The food industry has been slow to accept Radio Frequency Identification technology; manufacturers don’t like the cost and potential technological problems, and consumers don’t want Big Brother tracking their goods into their homes and refrigerators. The recent high-profile problems with spinach and E Coli, however, raise the question of whether RFID should be implemented as an additional safety net for consumers.
As a result of the recent E Coli scare, the market for spinach has disappeared. The current outbreak is the tenth to come out of California since 1995, and according to the Food and Drug Administration, as of October 6, 199 cases of E Coli have been linked to contaminated spinach in 26 states, with an additional case in Canada.
The hardest hit areas will be Monterey, San Benito and Santa Clara, California, where the outbreak originated. According to the California Dept. of Food and Agriculture, the value of California’s total spinach crop last year was $258.3 million. But the affects may also be felt in the profits of the other major spinach supplying states of Arizona, New Jersey, Texas, Colorado and Maryland.
The impact of the outbreak on spinach could cost the industry $1 million per week, not counting the loss from food service and facility downtime, said Jerry Welcome, executive vice president of United Fresh Produce Association. Welcome said the fresh-cut industry, or those types of produce that are processed, such as bagged leafy greens, is a $16 billion industry, and of that, spinach is $350 million. California accounts for 75 percent of the nation’s supply.
Tim Chelling, vice president of communications for Western Growers Association, described the recall recovery process as a form of “collaboration and cooperation” between the growers and FDA. He added that the industry “will take whatever steps are necessary to ensure food safety.”
On September 28, Charles Sweat, COO of Natural Selection Foods, held a media briefing to announce changes that the company will be adopting to ensure better food safety. These changes include working with farmers from seed to harvest, inspecting seeds, irrigation water, soil, soil amendments, plant tissues and wildlife; enhancing and monitoring existing sanitation protocols; and the creation of a “firewall.” The company will test all greens that are brought to its facilities before they enter the production system. If anything is detected, the entire lot will be destroyed.
While modifying testing and sanitation standards is certainly a step in the right direction, the concept of RFID has also been suggested. By using tags and readers, products, such as processed produce, can be monitored during several steps of the production process. The more times a product can be checked for quality and safety along the supply chain, the lower the chance of something like E Coli reaching the consumers.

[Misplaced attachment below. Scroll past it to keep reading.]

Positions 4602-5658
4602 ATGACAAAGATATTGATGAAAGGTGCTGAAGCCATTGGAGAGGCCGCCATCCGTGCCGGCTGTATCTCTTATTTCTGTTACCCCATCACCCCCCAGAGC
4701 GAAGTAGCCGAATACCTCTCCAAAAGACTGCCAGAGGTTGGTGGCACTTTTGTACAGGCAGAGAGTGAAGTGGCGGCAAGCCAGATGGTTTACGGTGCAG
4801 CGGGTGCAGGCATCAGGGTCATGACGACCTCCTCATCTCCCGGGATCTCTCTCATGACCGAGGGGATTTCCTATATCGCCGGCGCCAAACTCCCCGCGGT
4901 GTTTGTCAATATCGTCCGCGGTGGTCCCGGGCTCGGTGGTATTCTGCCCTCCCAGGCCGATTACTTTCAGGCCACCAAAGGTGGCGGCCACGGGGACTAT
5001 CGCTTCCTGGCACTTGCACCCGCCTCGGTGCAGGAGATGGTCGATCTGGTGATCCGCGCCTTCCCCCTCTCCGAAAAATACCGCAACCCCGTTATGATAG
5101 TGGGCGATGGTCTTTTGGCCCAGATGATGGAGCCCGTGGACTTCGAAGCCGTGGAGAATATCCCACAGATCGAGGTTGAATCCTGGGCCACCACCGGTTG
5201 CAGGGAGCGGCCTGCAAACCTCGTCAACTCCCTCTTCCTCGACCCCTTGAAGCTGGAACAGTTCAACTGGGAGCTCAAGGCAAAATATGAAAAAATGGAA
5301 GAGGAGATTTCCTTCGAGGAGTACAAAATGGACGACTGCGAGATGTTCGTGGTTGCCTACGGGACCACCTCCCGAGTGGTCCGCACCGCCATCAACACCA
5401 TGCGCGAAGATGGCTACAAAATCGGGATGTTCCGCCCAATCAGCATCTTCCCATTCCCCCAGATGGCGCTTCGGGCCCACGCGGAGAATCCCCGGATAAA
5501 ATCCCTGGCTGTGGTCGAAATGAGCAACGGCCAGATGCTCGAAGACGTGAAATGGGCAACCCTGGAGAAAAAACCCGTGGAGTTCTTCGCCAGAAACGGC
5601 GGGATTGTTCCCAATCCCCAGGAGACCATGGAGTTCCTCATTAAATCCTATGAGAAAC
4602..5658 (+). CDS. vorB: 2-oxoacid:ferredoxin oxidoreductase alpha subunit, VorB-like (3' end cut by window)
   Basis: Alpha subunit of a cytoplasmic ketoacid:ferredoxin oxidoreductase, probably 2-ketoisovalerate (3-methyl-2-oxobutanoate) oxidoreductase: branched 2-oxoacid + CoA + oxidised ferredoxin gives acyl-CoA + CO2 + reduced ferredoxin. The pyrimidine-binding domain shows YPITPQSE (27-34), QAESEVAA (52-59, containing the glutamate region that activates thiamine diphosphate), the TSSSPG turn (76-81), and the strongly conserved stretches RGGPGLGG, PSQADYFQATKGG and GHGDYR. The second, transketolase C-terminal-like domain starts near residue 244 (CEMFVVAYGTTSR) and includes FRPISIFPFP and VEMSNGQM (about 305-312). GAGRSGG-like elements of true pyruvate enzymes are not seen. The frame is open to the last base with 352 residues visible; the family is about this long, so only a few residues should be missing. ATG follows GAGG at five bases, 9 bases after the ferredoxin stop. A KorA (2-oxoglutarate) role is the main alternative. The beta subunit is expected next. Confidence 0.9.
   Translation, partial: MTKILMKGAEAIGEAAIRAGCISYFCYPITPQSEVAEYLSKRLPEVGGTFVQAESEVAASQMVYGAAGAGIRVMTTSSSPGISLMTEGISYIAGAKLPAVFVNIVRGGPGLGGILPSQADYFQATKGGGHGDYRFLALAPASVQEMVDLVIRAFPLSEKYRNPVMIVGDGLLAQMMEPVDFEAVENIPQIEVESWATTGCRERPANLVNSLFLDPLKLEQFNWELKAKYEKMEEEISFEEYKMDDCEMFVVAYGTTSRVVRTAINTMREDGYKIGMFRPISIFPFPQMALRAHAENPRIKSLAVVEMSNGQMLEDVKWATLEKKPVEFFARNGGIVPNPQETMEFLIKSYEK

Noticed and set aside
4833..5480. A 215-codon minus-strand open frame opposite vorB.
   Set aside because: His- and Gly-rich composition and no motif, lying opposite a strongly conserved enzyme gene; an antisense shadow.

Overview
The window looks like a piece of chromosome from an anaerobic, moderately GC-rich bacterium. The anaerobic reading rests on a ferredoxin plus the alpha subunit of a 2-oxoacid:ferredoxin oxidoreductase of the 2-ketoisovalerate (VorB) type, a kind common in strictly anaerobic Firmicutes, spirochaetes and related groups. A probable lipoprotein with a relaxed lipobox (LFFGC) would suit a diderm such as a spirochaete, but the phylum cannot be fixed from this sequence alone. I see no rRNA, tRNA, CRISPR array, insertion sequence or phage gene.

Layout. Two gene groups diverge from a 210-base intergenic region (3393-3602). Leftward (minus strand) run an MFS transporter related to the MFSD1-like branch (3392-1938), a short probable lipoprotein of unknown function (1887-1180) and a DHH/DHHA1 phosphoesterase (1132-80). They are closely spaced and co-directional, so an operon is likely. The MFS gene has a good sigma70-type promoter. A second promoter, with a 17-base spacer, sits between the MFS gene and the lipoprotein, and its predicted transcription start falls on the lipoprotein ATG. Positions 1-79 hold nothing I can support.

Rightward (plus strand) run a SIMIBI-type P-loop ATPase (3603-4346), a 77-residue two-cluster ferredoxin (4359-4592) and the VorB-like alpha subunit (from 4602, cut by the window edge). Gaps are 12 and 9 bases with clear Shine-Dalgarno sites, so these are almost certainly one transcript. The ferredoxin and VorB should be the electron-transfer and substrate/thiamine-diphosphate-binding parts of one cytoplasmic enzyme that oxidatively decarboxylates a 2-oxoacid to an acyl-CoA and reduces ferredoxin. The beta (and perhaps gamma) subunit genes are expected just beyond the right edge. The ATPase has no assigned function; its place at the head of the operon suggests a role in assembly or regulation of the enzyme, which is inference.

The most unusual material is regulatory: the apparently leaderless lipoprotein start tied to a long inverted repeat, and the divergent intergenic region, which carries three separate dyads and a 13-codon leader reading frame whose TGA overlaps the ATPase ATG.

“Supply chain security is very important for food products, both as part of America’s fight against terrorism, as well as accidental health dangers that can contaminate the food chain,” said James Jones, Chairman of GlobeRanger Corp., an RFID middleware vendor. “RFID tags represent the next generation of technology that will replace bar codes and provide so much more information that will make the supply chain so much more efficient and actually provide protections to the consumer.”
The future of RFID will offer the possibility to log data on temperature, speed, and other metrics besides location, according to Ebrahim Keshavarz, Director of Emerging Services for the Business Development Team at AT&T. By working together to find visibility points in the supply chain and develop a form of standardization, Keshavarz believes that RFID can become an economical solution. A horizontal platform would allow companies across the industry to implement RFID to fit their individual needs.
Matt Croson, vice president, Member Services and Communications with the Packaging Machinery Manufacturers Institute (PMMI) says current RFID technology is costly and is seen as “another tag, another label, something else that we need to put on a product…
Adding to the overall price of the product to enable an RFID tag won’t sit well with consumers.” Picture adding an extra dollar for an extra bar code to the cost of a can of soda.
A bar code system is currently in use and has worked well enough for the government to track the tainted spinach back to the three counties in California. That system, combined with the FDA’s existing Lettuce Initiative that was designed to quickly alert consumers to problems with leafy greens, has proven effective at narrowing the source of the current outbreak.
And cost isn’t the only factor. The technology needs to be improved in order for it to be more attractive to companies. A change in temperature or humidity, for instance, can render a tag useless. When shipments are moved to warehouses and distribution centers, some of those facilities have steel walls, and if the signal is bouncing off the walls, it is difficult for the antenna to pick it up properly. On pallets, the products that are stacked in the center are blocked and cannot be read. Transportation costs may have to increase to adjust the packaging if products can’t be located in certain areas due to their RFID tags.